Davenport 36″ Single Bathroom Vanity in Hampton Gray CABDAVGRY36S from Vanity by Design

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A few years ago, when vessel sinks were hitting their peak trendiness, they were also pitched as a way to do something similar: if the sink sits on top of the counter rather than underneath it, you have that much more storage space (and less plumbing taking up space) inside the cabinet itself. Now, bathroom vanities with offset vessel sinks are a little less common, which is a little more on trend, but often means these vanities regain one of my least favorite features: a faux drawer or decorative panel just under the counter top that covers up the space occupied by the sink.

Newberry 36" Single Bathroom Vanity in White CABNEWWHI36S from Vanity by Design
Newberry 36″ Single Bathroom Vanity in White CABNEWWHI36S from Vanity by Design

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The good news? This all-too-common cover-up has gotten a more modern upgrade. Instead of a fixed, immovable panel, you’re much more likely to see faux looking drawer fronts that actually tip forward, revealing a small amount of storage space snuck into the few free inches around the sink. These “drawers” are just the right size for small toiletries like tweezers or toothpaste tubes, and are great for keeping your counter clear. Of course, pull-out or tip-out drawers are far from exclusive to bathroom vanities with offset sinks, but are a feature that’s commonly paired with them, especially when the cabinets are larger or the sinks are undermount rather than vessel, drop-in, or integrated sinks.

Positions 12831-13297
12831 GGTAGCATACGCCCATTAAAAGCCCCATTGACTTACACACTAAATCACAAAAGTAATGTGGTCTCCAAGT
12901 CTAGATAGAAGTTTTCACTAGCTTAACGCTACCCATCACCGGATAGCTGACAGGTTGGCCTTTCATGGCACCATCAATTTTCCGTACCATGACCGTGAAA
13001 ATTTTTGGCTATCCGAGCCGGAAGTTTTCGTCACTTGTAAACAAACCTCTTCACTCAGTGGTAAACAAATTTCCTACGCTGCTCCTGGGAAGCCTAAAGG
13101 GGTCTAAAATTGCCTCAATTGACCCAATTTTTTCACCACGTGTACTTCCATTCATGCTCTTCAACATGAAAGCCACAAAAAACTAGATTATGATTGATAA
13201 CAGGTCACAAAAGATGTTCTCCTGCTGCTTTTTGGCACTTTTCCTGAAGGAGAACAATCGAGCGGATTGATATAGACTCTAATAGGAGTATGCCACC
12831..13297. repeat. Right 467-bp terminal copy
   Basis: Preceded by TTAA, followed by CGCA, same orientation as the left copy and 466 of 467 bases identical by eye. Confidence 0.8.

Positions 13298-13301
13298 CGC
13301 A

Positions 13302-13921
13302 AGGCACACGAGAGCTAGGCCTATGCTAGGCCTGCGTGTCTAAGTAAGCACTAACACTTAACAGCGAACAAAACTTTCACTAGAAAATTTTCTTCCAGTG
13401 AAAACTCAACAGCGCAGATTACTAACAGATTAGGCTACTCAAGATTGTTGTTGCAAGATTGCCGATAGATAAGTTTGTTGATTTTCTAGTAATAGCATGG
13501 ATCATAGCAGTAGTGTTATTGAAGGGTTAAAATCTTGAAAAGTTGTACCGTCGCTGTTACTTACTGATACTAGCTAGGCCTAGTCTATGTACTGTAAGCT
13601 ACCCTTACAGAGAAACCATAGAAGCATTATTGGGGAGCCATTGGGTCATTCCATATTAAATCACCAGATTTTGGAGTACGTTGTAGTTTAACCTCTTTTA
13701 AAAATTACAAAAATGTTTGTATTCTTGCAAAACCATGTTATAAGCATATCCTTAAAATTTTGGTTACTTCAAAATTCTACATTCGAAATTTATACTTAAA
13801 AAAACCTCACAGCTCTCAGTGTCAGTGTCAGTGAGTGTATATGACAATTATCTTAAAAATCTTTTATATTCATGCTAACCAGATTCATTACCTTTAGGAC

Jasmine 36" Single Bathroom Vanity Set in Hampton Gray CABJASGRY36S from Vanity by Design
Jasmine 36″ Single Bathroom Vanity Set in Hampton Gray CABJASGRY36S from Vanity by Design

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All that said, my very favorite thing about offsetting a bathroom sink has nothing to do with all the storage it facilitates within the vanity itself and everything to do with the counter space it creates up top. While most vanities in the 36″-48″ range have a little sliver of counter space to either side of a wide sink, pushing the sink and plumbing one way or another makes a surprisingly wide, extremely usable surface space. It’s no makeup table, but in a small bathroom, it can mean the difference between precariously balancing items to either side of your sink and actually having room to leave out a nice-looking display of items.

Center-placed sinks are obviously still the standard in the bathroom vanity industry, and even now trying to find one with an offset sink can be a little hit or miss. But if you’ve been wracking your brain trying to find a way to make your small bathroom more usable, the answer might not be a hyper-modern bathroom vanity jam-packed with unique storage options. It might just mean taking a traditional style and scooting the sink a few inches sideways.